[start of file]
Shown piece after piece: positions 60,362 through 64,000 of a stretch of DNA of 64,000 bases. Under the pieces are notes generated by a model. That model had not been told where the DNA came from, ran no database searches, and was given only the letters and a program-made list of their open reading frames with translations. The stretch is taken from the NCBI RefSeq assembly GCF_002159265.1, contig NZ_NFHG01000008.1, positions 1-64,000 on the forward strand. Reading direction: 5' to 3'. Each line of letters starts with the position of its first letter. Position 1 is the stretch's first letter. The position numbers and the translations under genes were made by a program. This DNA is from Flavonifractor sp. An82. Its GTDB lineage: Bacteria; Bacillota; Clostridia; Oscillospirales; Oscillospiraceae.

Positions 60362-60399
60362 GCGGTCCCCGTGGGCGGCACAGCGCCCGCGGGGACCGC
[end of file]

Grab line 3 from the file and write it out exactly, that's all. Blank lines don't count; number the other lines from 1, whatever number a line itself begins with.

60362 GCGGTCCCCGTGGGCGGCACAGCGCCCGCGGGGACCGC